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Crocop

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02/19/15 - It's official: this April, three and a half years after his last UFC campaign sputtered out, Mirko Cro Cop will make his return to the Octagon. He'll face his old nemesis Gabriel Gonzaga at UFC Fight Night: Cro Cop vs. Gonzaga in the UFC's Polish debut.

Cro Cop will be 40 years old, and he'll be carrying with him three victories in MMA and seven in kickboxing since his release, as well as significant implications about the larger landscape of MMA promotion. At its best, Cro Cop's signing means great action for fans while also signaling greater opportunity for fighters; at worst, it suggests that MMA promotion has reached a desperate, regressive state. In part one of this consideration, however, we'll take a look at the small picture. Small as in television screens. As in, what we should hope to see on ours...

There are a few ways that the UFC could use Filipovic. Only one of them, however, makes proper use of his name and talent. The rest would merely serve as an extremely expensive way of putting hardcore fans into a deep depression.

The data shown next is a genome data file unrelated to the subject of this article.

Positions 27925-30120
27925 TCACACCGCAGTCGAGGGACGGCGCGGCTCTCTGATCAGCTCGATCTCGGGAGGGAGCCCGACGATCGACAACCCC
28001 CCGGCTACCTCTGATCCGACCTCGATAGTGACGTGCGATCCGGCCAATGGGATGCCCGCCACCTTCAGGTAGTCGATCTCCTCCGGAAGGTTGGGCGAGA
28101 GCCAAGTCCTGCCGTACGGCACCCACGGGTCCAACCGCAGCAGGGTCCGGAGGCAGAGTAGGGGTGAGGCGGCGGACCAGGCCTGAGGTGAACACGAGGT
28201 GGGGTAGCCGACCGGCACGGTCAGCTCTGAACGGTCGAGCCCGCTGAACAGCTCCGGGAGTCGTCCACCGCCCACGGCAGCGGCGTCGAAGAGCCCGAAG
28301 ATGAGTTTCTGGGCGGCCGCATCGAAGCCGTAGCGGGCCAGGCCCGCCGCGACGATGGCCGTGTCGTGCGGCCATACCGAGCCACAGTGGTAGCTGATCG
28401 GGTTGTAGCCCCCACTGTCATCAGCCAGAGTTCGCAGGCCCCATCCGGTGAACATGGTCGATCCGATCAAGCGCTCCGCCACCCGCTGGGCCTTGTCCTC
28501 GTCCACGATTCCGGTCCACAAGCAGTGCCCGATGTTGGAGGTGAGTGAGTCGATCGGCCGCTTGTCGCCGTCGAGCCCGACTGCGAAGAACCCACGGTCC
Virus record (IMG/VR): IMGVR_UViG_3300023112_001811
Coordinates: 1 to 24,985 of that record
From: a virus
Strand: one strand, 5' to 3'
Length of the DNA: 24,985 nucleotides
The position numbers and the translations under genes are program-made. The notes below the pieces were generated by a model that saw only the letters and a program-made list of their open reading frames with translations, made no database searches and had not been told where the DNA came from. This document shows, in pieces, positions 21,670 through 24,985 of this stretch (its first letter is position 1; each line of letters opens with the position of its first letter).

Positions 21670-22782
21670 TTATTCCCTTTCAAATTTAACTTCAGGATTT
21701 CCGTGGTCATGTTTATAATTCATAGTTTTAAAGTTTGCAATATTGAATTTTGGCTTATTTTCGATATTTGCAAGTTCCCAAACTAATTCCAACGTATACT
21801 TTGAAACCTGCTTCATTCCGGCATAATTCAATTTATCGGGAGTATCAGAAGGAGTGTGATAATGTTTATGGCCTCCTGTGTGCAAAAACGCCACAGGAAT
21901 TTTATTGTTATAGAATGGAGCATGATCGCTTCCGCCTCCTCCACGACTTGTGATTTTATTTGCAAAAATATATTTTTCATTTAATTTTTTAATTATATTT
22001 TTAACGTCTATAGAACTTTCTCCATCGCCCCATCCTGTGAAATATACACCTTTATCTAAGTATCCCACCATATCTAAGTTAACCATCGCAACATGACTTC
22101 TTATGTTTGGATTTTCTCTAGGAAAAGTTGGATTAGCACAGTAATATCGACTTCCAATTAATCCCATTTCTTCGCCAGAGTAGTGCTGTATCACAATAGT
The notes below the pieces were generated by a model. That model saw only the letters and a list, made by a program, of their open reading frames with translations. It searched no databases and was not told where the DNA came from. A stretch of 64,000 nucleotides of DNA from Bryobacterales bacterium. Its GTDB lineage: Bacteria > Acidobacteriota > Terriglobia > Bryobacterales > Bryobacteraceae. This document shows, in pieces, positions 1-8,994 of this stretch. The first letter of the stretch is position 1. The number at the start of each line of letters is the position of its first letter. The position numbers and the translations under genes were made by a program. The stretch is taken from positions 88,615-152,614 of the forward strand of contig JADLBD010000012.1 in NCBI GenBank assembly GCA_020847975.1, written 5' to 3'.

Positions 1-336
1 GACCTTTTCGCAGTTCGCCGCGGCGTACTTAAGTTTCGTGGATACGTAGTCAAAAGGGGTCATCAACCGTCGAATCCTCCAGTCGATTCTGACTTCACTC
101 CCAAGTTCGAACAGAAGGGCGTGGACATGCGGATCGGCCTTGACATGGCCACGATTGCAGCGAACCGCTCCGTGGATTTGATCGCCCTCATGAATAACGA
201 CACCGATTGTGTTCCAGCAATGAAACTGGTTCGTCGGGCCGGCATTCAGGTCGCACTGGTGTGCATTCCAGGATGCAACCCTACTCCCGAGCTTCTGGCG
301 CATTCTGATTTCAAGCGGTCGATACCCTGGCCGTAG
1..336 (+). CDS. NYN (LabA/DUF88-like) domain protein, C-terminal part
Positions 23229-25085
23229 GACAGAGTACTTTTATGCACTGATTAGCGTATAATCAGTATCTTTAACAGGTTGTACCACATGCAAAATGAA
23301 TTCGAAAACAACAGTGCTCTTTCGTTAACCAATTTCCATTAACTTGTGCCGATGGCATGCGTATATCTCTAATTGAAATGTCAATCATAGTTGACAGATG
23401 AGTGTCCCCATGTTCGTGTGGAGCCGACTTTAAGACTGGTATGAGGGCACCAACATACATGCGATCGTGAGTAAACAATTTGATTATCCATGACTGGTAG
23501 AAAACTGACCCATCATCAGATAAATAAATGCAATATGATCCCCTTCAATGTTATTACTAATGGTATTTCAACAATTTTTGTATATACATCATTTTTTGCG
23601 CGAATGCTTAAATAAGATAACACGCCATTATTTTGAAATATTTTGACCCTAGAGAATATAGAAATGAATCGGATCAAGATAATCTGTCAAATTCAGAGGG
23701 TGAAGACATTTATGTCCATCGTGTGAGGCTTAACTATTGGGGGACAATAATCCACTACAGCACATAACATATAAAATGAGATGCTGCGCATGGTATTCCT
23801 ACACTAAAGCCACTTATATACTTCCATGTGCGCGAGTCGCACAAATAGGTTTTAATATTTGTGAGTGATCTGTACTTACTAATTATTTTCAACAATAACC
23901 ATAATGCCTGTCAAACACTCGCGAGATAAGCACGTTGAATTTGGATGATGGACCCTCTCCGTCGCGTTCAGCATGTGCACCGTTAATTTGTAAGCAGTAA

The idea of a young talent announcing himself to the larger fanbase thanks to a victory over a storied opponent is a ubiquitous one. Ubiquitous and, I think, highly suspect. But whether or not it's a reliably profitable model for promotion is really a moot point. What's important to recognize is that, when it comes to Cro Cop specifically, it's a bad idea. Because for larger audiences to see a prospect's victory over Cro Cop as significant, they'd have to have an idea of what his significance is in the first place. And they probably don't. Casual fans likely didn't follow his PRIDE career, which is what made him an MMA legend in the first place. Meanwhile, those fans who do appreciate that history in full will also appreciate that Cro Cop is a competitor on the wane and that a win over him means a fraction of what it used to. What's more, the UFC already tried this with Cro Cop before, and it didn't pan out. Cheick Kongo, Roy Nelson, and Brendan Schaub all topped the PRIDE Grand Prix champion, and all of them failed to endear themselves to fans or go on to make an impact on the upper echelons of the division. In trying to use Cro Cop's name to build up other talent, the UFC saw the reputation of one of their most marketable fighters diminish and wound up gaining nothing (not even especially exciting fights) in return.

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